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Marion Moore, math professor emeritus, dies at age 76

Marion E. Moore
Marion E. Moore

Marion E. Moore was serious about abstract algebra, but he also knew how to have fun.

Dr. Moore, a professor emeritus of mathematics and a faculty member at UT Arlington for 44 years, did important research in ring theory, and he was highly dedicated to his academic pursuits. But he was also an outstanding athlete, and loved the camaraderie of friends and colleagues. He was also an ace poker player.

Dr. Moore, who retired in 2001 and had been a professor emeritus for the past nine years, passed away suddenly at his Arlington home on Dec. 10 at age 76. His funeral was held Dec. 14 at Moore Funeral Home Chapel in Arlington, followed by interment at Moore Memorial Gardens in Arlington.

He was an expert in commutative ring theory, which involves the study of algebraic structures called rings, and in module theory. He wrote a series of influential papers in the 1970s and 1980s on ring theory which earned praise from his peers and brought him numerous recommendations when he was nominated for promotion to full professor.

"He was a talented mathematician and a dedicated, passionate teacher who has left a lasting impact on many students," said Jianping Zhu, chair of the Department of Mathematics.

Mathematics professor Danny Dyer, who has been at UT Arlington for 47 years, knew Dr. Moore well and recalled his friend's prowess at virtually any sport he tried. They were teammates on the math department's intramural softball and volleyball teams in the late 1960s and early 1970s.

"He was a very good athlete, and he was a part of some really good softball teams we had back in the early days," Dyer said. "We won several championships. There weren't too many other teams on campus that could play with us. We had quite a few people in our department who were good athletes, but Marion was certainly one of the best."

Dr. Moore also was a leader of the math department's championship intramural volleyball team. He loved to play golf and basketball as well, and was a proponent of lifting weights to stay in shape. Dyer remembers Dr. Moore working out with his own set of weights in his garage.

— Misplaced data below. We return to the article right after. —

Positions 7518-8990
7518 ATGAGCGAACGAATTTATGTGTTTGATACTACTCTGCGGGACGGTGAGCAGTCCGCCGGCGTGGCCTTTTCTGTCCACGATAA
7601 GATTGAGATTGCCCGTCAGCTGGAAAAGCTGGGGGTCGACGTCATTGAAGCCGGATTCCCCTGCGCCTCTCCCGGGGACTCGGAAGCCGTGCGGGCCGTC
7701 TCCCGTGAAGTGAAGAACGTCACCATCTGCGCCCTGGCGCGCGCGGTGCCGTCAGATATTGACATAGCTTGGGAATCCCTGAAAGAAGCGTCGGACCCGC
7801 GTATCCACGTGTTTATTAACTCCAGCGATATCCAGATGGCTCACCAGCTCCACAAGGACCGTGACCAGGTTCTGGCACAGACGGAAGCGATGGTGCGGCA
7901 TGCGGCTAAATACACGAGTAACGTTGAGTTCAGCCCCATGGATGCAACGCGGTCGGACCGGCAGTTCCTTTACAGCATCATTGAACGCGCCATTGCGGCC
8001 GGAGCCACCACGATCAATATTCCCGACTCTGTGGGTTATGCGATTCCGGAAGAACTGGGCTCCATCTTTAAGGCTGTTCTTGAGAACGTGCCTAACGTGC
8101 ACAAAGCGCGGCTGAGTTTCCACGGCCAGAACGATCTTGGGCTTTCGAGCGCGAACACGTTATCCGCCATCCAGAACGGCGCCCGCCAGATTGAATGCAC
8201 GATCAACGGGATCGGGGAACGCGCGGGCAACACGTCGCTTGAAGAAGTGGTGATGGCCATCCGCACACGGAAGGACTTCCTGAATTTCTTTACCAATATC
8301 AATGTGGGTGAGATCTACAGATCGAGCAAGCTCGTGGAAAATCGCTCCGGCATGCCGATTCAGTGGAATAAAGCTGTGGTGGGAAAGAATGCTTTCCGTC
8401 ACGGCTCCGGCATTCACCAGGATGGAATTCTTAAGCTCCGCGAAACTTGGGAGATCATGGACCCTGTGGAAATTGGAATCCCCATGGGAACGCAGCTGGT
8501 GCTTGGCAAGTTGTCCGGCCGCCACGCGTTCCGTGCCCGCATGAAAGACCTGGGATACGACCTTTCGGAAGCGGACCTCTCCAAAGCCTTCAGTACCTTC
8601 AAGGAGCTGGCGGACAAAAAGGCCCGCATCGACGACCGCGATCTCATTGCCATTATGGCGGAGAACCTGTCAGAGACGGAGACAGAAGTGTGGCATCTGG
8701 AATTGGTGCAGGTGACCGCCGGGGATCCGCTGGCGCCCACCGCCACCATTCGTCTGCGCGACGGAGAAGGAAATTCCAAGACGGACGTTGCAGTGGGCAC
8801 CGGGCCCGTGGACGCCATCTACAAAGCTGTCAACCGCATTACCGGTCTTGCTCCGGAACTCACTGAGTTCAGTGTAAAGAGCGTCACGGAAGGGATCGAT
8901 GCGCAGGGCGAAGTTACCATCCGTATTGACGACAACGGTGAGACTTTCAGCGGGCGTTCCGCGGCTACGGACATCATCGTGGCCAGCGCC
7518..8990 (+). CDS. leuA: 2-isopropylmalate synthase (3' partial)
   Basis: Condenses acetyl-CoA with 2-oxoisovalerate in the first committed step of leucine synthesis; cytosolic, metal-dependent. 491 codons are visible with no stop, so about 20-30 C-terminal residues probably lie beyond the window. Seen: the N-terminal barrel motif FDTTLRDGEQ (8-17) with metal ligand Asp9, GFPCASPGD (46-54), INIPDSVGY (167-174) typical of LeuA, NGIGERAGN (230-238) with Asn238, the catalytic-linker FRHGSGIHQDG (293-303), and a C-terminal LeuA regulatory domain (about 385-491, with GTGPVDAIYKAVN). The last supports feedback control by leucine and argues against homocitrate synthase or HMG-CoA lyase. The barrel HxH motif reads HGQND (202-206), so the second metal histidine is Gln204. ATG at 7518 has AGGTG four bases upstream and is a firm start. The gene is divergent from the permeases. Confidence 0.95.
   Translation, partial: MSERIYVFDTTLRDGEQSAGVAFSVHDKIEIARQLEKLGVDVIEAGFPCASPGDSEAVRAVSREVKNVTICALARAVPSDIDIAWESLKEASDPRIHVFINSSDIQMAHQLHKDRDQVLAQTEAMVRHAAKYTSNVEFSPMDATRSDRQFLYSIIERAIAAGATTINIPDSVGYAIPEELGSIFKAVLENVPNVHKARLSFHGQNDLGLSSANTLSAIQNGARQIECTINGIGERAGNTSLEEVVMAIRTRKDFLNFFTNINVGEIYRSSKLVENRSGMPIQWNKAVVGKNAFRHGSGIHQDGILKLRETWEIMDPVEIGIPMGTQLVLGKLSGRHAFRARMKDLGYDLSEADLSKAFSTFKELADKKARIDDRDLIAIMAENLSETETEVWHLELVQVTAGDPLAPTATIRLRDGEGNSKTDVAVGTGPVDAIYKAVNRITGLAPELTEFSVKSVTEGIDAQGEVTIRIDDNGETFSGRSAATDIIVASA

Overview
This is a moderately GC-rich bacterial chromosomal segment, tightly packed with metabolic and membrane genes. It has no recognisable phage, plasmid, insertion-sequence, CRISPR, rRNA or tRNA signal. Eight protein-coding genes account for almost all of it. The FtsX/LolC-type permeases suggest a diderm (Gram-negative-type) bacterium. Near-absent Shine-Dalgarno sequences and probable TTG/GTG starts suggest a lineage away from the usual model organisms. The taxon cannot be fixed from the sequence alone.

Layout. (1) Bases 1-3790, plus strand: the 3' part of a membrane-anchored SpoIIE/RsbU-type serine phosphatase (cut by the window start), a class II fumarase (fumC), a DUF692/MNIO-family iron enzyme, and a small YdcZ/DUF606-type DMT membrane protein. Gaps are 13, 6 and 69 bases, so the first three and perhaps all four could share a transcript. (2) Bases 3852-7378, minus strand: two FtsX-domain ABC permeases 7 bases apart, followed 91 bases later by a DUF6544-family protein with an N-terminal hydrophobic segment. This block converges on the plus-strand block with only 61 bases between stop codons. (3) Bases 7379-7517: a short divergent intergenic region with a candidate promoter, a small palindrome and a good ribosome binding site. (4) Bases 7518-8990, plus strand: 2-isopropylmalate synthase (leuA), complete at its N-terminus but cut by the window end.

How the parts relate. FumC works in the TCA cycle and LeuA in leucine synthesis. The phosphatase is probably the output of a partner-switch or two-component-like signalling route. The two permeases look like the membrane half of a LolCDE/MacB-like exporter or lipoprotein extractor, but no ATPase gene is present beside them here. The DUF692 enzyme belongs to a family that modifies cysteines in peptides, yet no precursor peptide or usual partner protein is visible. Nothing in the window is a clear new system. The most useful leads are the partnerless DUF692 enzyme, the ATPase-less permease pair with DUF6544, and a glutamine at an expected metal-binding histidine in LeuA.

"We had a lot of fun in those early days," Dyer said. "Then, when the department's Ph.D. program started in 1973, we were expected to be more serious, and we put a lot of time and energy into developing the program. We still had fun, but we were also busy helping get the Ph.D. program off the ground."

Dyer also recalled Dr. Moore's skill at poker, and said that Dr. Moore won more than his share of their late-night games, which often included Dick Mitchell and H.A.D. Dunsworth, who helped create the University's math department and was its chairman for 20 years.

"Although the rest of us would win occasionally, it seemed like he was always winning," Dyer said. "We joked that we were just making contributions to the Marion Moore Fund."

Dyer also recalled Dr. Moore being smart with his money.

"He was a savvy investor and understood the stock market," Dyer said. "I remember he invested a lot in Dell computers back when Dell was first taking off. He did very well on that."

Dyer said Dr. Moore was a frequent visitor to campus following his retirement, maintaining his office in Pickard Hall.

"If you ever wanted to know if Marion was here, all you had to do was look in the parking lot," Dyer said. "He drove a gold 1972 Mustang, which he kept in perfect condition. He took care of it like it was one of his children."

Dr. Moore was born May 22, 1934, in Boise City, Oklahoma, a tiny town in the Oklahoma Panhandle. He served in the Army and was stationed in Germany in the mid-1950s. Following his military service, he enrolled at West Texas State University (now West Texas A&M) in Canyon, Texas, where he received a B.S. in 1957. He earned an M.S. from Texas Tech University in 1960 and a Ph.D. from the University of New Mexico in 1968. He worked as an instructor at the University of New Mexico from 1961-66, when he accepted a position as assistant professor at UT Arlington. He became an associate professor in 1970, and was named a full professor in 1997.

He was a member of numerous professional organizations, including the American Mathematical Society, the Mathematical Association of America, Alpha Chi Honor Society, Oklahoma Honor Society, American Men and Women of Science, and was an honorary member of Phi Eta Sigma National Honor Society.

He served in a number of capacities during his career, including as a reviewer for the American Mathematical Society and as graduate advisor for the UT Arlington Department of Mathematics. He presented numerous lectures at conferences around the world and had dozens of research articles published in a variety of mathematics journals.

Among the many courses he taught at UT Arlington were Abstract Algebra, Real Variables, Linear Algebra, Commutative Ring Theory, Matrix Algebra, and Coding Theory. He also worked as a visiting professor at Texas Tech and at UT Dallas.

Dr. Moore was preceded in death by his parents and by two sisters. Survivors include his wife of 57 years, Cleta; daughter, Leslie and her husband, David Finlayson; granddaughters, Madrona and Laurel; and sister, Leola Wilson.